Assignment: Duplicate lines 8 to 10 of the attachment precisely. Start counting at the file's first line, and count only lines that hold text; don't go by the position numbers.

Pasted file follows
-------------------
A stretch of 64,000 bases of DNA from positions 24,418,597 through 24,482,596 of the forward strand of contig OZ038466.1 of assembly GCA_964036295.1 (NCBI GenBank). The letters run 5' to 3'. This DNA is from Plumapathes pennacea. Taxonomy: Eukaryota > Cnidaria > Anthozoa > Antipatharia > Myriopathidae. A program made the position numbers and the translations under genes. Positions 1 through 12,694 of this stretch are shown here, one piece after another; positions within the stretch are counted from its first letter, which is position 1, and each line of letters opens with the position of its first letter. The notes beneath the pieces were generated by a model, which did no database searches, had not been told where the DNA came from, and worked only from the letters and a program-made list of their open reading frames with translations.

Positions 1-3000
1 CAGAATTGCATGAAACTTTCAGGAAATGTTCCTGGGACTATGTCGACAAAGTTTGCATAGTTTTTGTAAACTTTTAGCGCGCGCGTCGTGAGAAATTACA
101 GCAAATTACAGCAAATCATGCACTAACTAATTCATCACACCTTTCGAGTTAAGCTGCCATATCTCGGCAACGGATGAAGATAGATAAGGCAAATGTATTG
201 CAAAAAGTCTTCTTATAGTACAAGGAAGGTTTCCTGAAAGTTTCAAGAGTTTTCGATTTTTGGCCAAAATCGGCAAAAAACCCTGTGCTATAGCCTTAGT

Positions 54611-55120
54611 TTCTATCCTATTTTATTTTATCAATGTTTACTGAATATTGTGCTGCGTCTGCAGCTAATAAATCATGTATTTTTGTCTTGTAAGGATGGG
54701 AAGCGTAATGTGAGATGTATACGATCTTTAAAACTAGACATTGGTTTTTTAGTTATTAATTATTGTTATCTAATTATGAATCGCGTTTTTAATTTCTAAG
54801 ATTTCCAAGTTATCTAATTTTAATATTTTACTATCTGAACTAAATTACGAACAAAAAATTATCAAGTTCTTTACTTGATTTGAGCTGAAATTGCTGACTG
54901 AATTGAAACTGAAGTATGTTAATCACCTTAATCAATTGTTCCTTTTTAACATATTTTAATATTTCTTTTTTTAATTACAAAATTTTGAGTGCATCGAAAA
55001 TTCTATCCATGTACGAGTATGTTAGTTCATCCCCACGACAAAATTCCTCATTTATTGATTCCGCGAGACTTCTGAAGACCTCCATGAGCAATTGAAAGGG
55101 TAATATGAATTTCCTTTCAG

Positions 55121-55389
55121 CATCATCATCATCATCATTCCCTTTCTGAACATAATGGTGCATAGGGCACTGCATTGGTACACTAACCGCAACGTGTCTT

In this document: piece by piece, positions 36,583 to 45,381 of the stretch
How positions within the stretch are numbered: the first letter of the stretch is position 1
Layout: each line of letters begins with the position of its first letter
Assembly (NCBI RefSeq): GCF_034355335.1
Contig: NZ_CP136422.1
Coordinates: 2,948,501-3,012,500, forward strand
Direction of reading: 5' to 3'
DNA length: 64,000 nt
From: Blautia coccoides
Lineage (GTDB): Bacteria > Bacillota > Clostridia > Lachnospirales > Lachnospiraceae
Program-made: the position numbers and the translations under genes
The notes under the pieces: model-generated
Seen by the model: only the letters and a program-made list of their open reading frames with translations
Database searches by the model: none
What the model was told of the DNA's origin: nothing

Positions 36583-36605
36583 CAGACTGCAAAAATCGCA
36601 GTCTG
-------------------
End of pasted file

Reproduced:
54701 AAGCGTAATGTGAGATGTATACGATCTTTAAAACTAGACATTGGTTTTTTAGTTATTAATTATTGTTATCTAATTATGAATCGCGTTTTTAATTTCTAAG
54801 ATTTCCAAGTTATCTAATTTTAATATTTTACTATCTGAACTAAATTACGAACAAAAAATTATCAAGTTCTTTACTTGATTTGAGCTGAAATTGCTGACTG
54901 AATTGAAACTGAAGTATGTTAATCACCTTAATCAATTGTTCCTTTTTAACATATTTTAATATTTCTTTTTTTAATTACAAAATTTTGAGTGCATCGAAAA